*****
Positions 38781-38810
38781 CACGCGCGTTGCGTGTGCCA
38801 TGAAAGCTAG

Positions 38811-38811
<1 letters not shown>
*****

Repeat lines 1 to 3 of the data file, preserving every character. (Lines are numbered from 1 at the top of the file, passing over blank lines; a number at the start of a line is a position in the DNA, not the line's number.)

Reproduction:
Positions 38781-38810
38781 CACGCGCGTTGCGTGTGCCA
38801 TGAAAGCTAG